As summarized in Table 1, by inducing a decrease in miR-133b and a subsequent increase in the expression of Pitx3, morphine regulated dopaminergic neuron differentiation in zebra fish embryos (Sanchez-Simon et al., 2010). Significant changes in the expression of 26 miRNAs, including miR-15b and miR-181b, were identified between morphine-treated and control human monocyte-derived macrophages (Dave and Khalili, 2010). A let-7 binding site was identified in the 3′-UTR of OPRM1 mRNA, and decreasing the brain level of let-7 partially attenuated the tolerance induced by morphine (He et al., 2010). In the previous reports from our laboratory, long-term morphine treatment increased the expression of miR-20a, miR-23b, miR-224, miR-331, and miR-365 in both mice hippocampi and primary cultures of rat hippocampal neurons. Long-term fentanyl treatment increased the expression of miR-224, miR-331, and miR-365, but decreased the expression of miR-184, miR-190, and miR-301 (Wu et al., 2009; Zheng et al., 2010d). The agonist-selective regulation of miR-190 and its target, neurogenic differentiation 1 (NeuroD), resulted in differential influences over the dendritic spine stability of hippocampal neurons (Zheng et al., 2010c). In addition, miR-23b targeted the 3′-UTR of OPRM1 mRNA and regulated the association between OPRM1 mRNA and polysomes (Wu et al., 2008, 2009). Five long ncRNAs were up-regulated in the nucleus accumbens of heroin abusers when compared with drug-free control subjects (Michelhaugh et al., 2011). The ncRNAs listed in Table 1 may contribute to the development of opioid addiction by affecting different aspects of opioid signaling, though further confirmation is still required.

TABLE 1
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Table 1. Non-coding RNAs involved in opioid signaling.

ncRNAs May Contribute to Opioid Addiction by Controlling Receptor Expression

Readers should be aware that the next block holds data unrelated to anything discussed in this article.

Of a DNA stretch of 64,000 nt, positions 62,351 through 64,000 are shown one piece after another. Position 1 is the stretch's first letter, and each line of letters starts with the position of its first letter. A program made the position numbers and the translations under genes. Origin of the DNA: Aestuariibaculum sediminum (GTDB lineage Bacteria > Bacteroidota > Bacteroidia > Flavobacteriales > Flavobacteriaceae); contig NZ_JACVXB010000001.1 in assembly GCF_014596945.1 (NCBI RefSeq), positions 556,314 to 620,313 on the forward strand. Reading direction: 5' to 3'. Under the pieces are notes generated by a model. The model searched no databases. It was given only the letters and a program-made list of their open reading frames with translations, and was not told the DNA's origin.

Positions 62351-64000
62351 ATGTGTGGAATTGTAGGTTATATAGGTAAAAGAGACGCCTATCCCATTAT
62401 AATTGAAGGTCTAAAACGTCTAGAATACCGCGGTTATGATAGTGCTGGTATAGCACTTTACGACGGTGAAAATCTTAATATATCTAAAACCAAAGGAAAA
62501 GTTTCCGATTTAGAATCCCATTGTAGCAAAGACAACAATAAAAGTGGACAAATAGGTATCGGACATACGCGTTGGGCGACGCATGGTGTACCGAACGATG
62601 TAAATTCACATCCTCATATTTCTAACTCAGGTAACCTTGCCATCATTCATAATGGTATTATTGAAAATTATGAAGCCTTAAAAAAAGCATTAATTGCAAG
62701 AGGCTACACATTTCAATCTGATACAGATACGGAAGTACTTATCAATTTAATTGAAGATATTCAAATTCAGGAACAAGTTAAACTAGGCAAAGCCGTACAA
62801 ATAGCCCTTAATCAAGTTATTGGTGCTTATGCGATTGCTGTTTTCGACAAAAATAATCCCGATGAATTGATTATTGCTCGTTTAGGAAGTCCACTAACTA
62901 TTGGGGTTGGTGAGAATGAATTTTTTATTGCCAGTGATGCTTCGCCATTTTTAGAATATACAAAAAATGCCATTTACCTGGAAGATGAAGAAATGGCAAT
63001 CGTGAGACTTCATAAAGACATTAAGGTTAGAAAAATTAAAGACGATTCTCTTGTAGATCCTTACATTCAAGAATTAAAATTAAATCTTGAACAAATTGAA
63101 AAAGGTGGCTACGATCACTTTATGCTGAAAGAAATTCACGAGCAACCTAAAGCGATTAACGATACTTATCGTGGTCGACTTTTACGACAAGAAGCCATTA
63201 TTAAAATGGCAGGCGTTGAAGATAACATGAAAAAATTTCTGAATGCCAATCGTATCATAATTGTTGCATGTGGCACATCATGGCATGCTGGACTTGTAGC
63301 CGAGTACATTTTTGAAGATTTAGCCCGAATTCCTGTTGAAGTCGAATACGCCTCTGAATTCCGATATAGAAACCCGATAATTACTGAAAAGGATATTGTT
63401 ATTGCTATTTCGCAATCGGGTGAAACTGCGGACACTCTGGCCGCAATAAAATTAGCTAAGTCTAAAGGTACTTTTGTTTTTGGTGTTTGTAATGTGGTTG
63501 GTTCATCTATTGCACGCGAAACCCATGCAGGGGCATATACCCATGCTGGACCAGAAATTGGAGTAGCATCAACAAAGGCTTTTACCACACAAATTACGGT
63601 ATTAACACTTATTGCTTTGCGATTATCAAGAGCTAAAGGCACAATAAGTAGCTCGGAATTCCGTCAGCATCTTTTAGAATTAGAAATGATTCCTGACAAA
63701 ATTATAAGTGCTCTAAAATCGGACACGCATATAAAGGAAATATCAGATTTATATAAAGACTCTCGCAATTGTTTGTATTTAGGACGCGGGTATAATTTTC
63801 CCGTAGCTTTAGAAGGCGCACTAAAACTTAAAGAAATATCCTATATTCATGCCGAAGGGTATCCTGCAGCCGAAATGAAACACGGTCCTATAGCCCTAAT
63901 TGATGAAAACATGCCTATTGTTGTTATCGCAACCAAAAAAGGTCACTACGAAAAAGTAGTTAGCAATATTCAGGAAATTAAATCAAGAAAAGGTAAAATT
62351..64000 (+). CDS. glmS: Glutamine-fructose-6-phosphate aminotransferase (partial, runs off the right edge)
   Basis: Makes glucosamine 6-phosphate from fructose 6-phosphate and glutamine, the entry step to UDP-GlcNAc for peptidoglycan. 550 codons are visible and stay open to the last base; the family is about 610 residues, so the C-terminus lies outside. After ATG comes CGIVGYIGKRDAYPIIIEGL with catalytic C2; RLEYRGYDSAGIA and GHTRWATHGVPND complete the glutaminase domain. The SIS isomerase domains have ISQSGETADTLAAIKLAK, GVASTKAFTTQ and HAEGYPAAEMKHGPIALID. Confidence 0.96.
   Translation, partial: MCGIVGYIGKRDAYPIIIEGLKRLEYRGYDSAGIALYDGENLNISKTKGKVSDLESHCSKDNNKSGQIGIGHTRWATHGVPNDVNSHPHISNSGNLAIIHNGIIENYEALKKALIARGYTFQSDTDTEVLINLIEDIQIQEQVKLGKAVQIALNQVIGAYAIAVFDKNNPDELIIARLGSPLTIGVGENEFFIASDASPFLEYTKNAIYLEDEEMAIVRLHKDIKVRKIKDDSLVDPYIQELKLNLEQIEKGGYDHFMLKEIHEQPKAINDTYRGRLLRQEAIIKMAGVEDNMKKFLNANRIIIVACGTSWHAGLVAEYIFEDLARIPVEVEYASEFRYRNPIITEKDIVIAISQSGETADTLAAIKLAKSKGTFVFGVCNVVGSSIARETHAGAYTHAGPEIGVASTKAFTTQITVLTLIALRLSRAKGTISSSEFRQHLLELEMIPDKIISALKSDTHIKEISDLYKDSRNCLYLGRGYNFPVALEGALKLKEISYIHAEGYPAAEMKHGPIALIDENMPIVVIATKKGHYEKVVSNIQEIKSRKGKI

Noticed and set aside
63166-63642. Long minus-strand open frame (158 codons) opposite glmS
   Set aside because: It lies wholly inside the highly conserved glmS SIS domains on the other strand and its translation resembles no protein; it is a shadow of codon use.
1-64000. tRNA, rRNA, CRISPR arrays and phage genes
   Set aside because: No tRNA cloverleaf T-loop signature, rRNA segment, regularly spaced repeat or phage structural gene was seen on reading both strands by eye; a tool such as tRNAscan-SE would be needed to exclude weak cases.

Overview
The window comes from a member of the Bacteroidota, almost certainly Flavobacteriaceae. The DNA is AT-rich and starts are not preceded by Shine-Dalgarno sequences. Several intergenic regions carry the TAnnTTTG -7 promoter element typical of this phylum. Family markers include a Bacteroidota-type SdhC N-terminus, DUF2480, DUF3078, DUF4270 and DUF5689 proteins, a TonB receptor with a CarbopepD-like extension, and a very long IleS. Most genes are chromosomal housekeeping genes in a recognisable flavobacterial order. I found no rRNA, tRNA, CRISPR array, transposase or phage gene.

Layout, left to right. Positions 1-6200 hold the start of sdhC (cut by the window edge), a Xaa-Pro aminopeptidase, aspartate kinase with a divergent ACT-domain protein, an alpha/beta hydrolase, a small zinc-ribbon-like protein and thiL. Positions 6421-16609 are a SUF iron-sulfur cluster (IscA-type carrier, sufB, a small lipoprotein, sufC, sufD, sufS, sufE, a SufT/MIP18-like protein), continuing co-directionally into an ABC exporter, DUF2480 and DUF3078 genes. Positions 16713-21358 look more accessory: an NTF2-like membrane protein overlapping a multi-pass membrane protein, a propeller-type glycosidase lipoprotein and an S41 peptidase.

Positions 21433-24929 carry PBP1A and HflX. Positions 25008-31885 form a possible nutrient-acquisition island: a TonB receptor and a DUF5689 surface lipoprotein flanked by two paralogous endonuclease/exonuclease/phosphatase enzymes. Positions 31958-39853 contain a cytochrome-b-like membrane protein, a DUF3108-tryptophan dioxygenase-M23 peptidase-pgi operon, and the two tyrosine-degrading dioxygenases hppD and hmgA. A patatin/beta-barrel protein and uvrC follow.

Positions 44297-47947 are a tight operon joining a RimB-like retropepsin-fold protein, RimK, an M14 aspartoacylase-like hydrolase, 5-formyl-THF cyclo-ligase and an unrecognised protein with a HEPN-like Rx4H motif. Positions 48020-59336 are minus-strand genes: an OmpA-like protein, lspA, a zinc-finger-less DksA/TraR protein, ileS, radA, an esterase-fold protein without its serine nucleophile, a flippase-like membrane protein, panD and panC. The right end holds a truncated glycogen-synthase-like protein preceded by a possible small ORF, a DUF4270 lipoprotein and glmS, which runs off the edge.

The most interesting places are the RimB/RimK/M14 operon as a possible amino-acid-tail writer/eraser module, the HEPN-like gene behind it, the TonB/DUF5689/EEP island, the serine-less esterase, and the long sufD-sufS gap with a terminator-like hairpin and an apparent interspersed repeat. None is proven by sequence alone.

On the one hand, opioid treatment affects the expression of several miRNAs: morphine treatment affected the expression levels of miR-23b and let-7, which have binding sites on the 3′-UTR of the OPRM1 mRNA and control the expression of OPRM1 (Wu et al., 2008, 2009; He et al., 2010). On the other hand, the expression level of opioid receptor, especially membrane receptor, is essential for receptor signaling or even opioid addiction. Some OPRM1 agonists, like etorphine and DAMGO, induce receptor internalization and subsequent loss of membrane receptor after acute treatment (El Kouhen et al., 2001; Eisinger and Schulz, 2005). Although debate still exists, receptor internalization correlates closely with signaling desensitization in vitro (Koch et al., 2001; Qiu et al., 2003) and analgesia tolerance in vivo (Zuo, 2005; Narita et al., 2006). In addition, OPRM1 down-regulation has been observed after chronic treatment with morphine (Davis et al., 1979) and has been considered as one mechanism for the development of opioid tolerance (Tao et al., 1987; Bhargava and Gulati, 1990). Since tolerance is linked with addiction, it is still reasonable to suggest the involvement of receptor down-regulation in opioid addiction. Thus, the signaling cascade from opioid to the expression of several ncRNAs and then to OPRM1 expression may be a mechanism for opioid addiction.